Most social media platforms have a reporting system that allows users to report an individual who is pretending to be someone else.male pictures most frequently used by African scammers.People on the pictures are not associated with scammers in any way, they are just victims of identity theft.If you are contacted by somebody using these pictures on a dating site or a social network, you are being scammed.These crooks often present documents and other "proof" of their financial need when asking their victims to wire money to them.CID's Computer Crime Investigative Unit also cautions Soldiers themselves to be on the guard for "sextortion scams." In these scams, criminals engage in online sexual activity with unsuspecting Service members and then demand money or favors in exchange for not publicizing potentially embarrassing images, video or information. We (Oath) and our partners need your consent to access your device, set cookies, and use your data, including your location, to understand your interests, provide relevant ads and measure their effectiveness.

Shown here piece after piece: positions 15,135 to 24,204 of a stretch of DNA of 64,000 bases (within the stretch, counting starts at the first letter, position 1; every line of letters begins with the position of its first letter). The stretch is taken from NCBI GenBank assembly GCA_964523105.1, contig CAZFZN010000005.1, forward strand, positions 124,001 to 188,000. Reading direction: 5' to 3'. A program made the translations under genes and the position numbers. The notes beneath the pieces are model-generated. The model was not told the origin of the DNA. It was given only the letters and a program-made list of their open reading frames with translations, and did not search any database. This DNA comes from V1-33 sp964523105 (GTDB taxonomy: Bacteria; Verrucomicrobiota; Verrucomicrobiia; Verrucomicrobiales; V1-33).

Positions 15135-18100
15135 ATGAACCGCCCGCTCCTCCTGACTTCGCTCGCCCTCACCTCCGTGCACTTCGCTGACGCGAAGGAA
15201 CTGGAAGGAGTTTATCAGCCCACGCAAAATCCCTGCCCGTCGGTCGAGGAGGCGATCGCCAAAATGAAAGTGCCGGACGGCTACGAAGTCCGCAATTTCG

If you suspect you have identified an impostor account, you should confirm the account is not registered on the U. Soldiers, especially leaders, are prime targets for identity thieves who will use images posted online to create the fake accounts.Tip: Sign In to save these choices and avoid repeating this across devices.You can always update your preferences in the Privacy Centre.Learn more about how Oath collects and uses data and how our partners collect and use data.Select ' OK' to allow Oath and our partners to use your data, or ' Manage options' to review our partners and your choices.
If someone contacts you unexpectedly – whether over the phone, through the post, by email, on a website, in person or on social media – always consider the possibility that it may be a scam.